The paper “Adaptive reconstruction of imperfectly-observed monotone functions, with applications to uncertainty quantification” by Luc Bonnet, Jean-Luc Akian, Éric Savin, and myself has just appeared in a special issue of the journal Algorithms devoted to Methods and Applications of Uncertainty Quantification in Engineering and Science. In this work, motivated by the computational needs of the optimal uncertainty quantification (OUQ) framework, we present and develop an algorithm for reconstructing a monotone function \(F\) given the ability to interrogate \(F\) pointwise but subject to partially controllable one-sided observational errors of the type that one would typically encounter if the observations would arise from a numerical optimisation routine.
L. Bonnet, J.-L. Akian, É. Savin, and T. J. Sullivan. “Adaptive reconstruction of imperfectly-observed monotone functions, with applications to uncertainty quantification.” Algorithms 13(8):196, 2020.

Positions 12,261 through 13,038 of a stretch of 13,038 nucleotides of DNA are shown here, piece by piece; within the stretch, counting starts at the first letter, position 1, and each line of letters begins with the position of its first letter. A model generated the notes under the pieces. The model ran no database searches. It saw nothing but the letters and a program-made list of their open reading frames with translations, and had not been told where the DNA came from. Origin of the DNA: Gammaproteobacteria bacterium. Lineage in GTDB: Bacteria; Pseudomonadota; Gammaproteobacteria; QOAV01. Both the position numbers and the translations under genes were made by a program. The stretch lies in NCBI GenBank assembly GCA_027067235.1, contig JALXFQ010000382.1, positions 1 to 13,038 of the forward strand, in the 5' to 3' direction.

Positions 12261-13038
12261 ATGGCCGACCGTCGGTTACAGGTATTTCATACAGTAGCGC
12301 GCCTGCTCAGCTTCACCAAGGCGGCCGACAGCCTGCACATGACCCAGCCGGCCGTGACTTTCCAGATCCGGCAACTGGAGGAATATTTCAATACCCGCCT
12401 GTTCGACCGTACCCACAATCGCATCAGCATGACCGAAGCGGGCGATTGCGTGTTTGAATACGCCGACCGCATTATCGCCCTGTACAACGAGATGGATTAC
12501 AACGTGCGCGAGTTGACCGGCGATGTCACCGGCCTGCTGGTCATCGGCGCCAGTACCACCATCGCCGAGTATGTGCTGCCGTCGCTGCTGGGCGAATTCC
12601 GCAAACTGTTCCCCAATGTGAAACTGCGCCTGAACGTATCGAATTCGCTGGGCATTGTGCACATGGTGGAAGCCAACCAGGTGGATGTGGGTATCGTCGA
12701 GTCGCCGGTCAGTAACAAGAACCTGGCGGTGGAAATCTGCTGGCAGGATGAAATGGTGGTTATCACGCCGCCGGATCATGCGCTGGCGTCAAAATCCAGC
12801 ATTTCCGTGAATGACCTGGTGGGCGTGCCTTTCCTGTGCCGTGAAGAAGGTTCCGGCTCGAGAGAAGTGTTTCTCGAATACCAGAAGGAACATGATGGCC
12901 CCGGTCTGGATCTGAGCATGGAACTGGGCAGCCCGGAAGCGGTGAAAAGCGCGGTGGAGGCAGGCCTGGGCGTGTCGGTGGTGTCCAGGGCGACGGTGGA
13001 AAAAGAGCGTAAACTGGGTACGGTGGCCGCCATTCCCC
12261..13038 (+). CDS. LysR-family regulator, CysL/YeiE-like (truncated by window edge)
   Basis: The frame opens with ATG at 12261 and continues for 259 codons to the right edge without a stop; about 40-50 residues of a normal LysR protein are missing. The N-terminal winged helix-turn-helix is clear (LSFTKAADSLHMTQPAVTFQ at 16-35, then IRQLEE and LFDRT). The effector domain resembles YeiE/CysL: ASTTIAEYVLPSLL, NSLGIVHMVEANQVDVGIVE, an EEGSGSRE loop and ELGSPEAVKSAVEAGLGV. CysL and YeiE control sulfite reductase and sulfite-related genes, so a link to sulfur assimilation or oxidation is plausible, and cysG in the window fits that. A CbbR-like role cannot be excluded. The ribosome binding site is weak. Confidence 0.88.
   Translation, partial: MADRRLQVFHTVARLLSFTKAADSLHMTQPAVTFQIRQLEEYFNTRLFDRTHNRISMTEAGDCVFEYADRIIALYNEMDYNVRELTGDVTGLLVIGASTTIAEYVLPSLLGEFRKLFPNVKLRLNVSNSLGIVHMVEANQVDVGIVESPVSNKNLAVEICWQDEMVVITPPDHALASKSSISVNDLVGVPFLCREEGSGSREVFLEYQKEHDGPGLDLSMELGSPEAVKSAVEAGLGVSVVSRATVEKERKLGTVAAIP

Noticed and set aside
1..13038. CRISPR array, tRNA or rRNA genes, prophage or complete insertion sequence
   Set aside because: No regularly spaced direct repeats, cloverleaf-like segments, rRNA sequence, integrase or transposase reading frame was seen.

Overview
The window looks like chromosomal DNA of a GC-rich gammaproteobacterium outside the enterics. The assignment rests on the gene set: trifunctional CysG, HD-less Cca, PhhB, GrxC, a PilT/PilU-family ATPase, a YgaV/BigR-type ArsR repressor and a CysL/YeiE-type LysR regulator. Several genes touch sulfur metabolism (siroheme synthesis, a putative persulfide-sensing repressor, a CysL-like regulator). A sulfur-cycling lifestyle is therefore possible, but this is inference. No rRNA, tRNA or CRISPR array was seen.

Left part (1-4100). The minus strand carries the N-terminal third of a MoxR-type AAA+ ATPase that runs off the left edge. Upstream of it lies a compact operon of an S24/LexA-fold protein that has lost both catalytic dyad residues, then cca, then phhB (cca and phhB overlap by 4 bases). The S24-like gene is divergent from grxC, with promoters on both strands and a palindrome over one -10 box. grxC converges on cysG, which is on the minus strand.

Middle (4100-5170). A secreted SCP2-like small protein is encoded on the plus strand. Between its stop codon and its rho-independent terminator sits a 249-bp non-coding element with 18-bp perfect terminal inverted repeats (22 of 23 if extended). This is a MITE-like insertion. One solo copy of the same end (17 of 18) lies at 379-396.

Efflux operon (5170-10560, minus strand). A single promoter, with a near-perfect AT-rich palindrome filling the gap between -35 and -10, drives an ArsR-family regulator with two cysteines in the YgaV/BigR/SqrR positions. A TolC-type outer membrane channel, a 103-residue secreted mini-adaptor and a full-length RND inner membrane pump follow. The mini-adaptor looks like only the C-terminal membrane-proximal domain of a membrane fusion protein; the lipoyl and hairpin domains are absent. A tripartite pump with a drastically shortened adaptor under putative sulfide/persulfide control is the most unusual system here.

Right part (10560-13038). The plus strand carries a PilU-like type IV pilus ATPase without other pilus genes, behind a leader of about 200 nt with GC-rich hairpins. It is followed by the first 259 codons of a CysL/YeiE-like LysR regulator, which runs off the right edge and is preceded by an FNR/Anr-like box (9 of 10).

Abstract. Motivated by the desire to numerically calculate rigorous upper and lower bounds on deviation probabilities over large classes of probability distributions, we present an adaptive algorithm for the reconstruction of increasing real-valued functions. While this problem is similar to the classical statistical problem of isotonic regression, the optimisation setting alters several characteristics of the problem and opens natural algorithmic possibilities. We present our algorithm, establish sufficient conditions for convergence of the reconstruction to the ground truth, and apply the method to synthetic test cases and a real-world example of uncertainty quantification for aerodynamic design.